Rise of parking app makes the rich richer as motorists struggle | Automotive

AThis summer, exasperated motorists tapped their phones, trying to download and install yet another parking app. Then comes the endless drudgery of entering card and license plate details, which can ultimately be derailed by a poor phone signal or glitchy app.

Anti-ageism campaigners say navigating the process can be overwhelming for some seniors who, in the words of veteran consumer champion Dame Esther Rantzen, are at risk of being “housebound”.

Those who hate this seemingly inevitable aspect of the modern world will take little or no comfort in knowing that the rise of digital parking is making some rich people even richer.

Ten members of Germany’s sprawling Porsche car dynasty, which controls Volkswagen, were named in accounts filed at Companies House this month as “persons with significant control” behind PayByPhone, one of the most popular parking apps. most successful in the UK. It paid dividends worth £13.6million in the year to the end of December 2020, the documents show.

The accounts for the past year show a return to profit after the impact of the pandemic, with a profit of £172,000 thanks to a 24% increase in revenue to £4.2million.

Local government revelations show the company has spread across Britain, winning contracts with councils including North West Leicestershire, Luton, North East Lincolnshire and Sheffield, to name a few.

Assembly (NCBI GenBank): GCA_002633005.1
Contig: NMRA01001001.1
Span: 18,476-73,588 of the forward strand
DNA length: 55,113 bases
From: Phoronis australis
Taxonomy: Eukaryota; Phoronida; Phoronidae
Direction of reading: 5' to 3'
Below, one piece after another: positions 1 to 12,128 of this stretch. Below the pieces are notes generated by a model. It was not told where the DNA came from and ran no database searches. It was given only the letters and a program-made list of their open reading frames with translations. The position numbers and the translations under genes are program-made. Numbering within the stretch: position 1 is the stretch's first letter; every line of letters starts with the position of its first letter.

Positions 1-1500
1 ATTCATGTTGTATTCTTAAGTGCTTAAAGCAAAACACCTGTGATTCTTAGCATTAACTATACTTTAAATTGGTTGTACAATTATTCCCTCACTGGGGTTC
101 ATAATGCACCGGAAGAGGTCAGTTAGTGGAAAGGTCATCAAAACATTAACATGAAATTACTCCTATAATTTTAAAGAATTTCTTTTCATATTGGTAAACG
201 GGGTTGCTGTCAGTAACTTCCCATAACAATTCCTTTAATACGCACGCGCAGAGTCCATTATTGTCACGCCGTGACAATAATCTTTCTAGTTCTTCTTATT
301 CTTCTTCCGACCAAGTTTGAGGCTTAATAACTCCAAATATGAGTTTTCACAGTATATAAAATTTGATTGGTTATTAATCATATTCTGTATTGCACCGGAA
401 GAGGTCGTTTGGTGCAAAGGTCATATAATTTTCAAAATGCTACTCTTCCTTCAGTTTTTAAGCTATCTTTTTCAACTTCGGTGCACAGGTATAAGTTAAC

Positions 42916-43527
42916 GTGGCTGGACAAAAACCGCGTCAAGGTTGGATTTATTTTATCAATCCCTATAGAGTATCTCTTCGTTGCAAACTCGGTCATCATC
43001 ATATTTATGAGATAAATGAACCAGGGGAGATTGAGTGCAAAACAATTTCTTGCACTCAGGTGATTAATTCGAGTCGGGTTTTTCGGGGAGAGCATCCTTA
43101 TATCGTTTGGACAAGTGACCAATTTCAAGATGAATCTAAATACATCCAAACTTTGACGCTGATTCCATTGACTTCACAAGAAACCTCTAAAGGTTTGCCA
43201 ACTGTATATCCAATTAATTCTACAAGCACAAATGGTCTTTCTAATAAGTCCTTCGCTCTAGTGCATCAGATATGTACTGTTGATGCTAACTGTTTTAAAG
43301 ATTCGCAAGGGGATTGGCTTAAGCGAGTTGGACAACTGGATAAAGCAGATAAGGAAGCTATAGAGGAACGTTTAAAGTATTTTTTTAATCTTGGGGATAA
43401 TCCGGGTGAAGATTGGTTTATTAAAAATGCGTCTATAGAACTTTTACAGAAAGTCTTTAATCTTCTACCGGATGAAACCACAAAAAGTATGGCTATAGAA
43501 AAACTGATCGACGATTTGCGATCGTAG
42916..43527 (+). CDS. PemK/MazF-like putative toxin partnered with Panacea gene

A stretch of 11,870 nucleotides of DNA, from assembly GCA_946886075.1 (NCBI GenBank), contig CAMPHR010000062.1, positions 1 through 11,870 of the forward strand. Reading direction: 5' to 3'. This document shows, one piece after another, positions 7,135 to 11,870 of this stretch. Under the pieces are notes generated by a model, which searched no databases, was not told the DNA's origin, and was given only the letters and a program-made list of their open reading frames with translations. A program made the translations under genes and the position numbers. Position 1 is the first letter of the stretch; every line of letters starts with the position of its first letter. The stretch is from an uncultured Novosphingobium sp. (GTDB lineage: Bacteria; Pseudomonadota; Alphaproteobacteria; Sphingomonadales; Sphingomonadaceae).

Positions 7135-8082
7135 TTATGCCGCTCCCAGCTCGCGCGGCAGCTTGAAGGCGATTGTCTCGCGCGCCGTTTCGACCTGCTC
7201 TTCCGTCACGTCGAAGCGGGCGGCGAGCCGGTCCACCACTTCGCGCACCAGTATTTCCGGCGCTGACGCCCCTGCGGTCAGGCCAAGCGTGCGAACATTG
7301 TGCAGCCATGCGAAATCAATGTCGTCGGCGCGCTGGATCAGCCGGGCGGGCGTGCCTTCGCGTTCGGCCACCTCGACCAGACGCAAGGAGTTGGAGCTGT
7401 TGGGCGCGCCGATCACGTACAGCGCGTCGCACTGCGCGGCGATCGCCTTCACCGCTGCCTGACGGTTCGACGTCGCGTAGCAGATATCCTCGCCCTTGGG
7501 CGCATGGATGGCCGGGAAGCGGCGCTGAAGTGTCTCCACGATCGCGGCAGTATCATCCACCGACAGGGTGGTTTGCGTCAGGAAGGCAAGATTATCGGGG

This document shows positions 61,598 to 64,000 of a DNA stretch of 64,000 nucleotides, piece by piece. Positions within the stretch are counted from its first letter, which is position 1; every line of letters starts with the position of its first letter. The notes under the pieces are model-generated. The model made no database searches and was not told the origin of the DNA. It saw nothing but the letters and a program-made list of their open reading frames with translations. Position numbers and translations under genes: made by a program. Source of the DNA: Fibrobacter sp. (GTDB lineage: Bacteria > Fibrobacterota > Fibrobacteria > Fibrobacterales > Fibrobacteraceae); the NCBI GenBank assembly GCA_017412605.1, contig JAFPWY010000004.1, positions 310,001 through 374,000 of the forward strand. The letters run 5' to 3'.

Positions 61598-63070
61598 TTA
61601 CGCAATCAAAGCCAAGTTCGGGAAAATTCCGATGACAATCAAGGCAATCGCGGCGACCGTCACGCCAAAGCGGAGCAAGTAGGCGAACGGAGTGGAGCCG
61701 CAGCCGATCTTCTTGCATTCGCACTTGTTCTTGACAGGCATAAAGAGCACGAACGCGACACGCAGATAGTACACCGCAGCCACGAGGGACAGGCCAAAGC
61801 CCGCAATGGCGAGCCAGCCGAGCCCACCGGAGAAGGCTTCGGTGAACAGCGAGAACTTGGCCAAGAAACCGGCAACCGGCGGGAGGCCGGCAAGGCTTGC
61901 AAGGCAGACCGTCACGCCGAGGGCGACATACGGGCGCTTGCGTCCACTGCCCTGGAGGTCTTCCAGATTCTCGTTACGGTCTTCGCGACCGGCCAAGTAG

Its website lists more than 120 areas where it collects money from drivers, encompassing hundreds of local authority sites, as well as private businesses and the National Trust.

But PayByPhone is just one player in a booming market that includes Saba, Just Park and UK market leader RingGo, which has contracts with the City of London, North Devon, Leeds and Nottingham, and counts thousands of locations on its website.

RingGo is part of Park Now Group, which was owned by another German car giant – BMW-Daimler – until it was sold in 2021. The buyer, EasyPark Group, is in turn owned by Vitruvian Partners, a pan-European capital- investment. with approximately £8 billion in assets.

Vitruvian’s 12 members – senior employees entitled to a share of its profits – have pocketed payouts worth more than £100million in the past two years alone, thanks to smart investments such as EasyPark .

The accounts of the Dutch parent company of Park Now, a subsidiary of EasyPark, show that it is doing something common to technology companies in an effort to dominate their sector, such as Uber and Tesla: grow very quickly while suffering heavy losses. .

Revenue in 2017 was €46m (£39m) – including the US and Europe – but had doubled to €92m in 2019, the latest period of reference before the pandemic affected sales. Over the same period, a pre-tax profit of €1.1 million turned into annual losses of more than €30 million, largely due to a tripling of personnel costs as the company annexed more and more of parking lots.

The accounts also reveal exactly where Park Now makes the bulk of its revenue. In 2019, €7 million came directly from councils paying for its services, but the vast majority, another €79 million, came directly from app users. EasyPark declined to comment.

Councils that use these services deny that they are losing valuable revenue that could be spent on public services. A spokesperson for Leeds City Council said it did not have the capacity to operate its own app-based parking service.

The local authority benefits, she says, as they collect the parking fees, with RingGo taking a 15p transaction fee. Customers who pay cash will not pay these fees.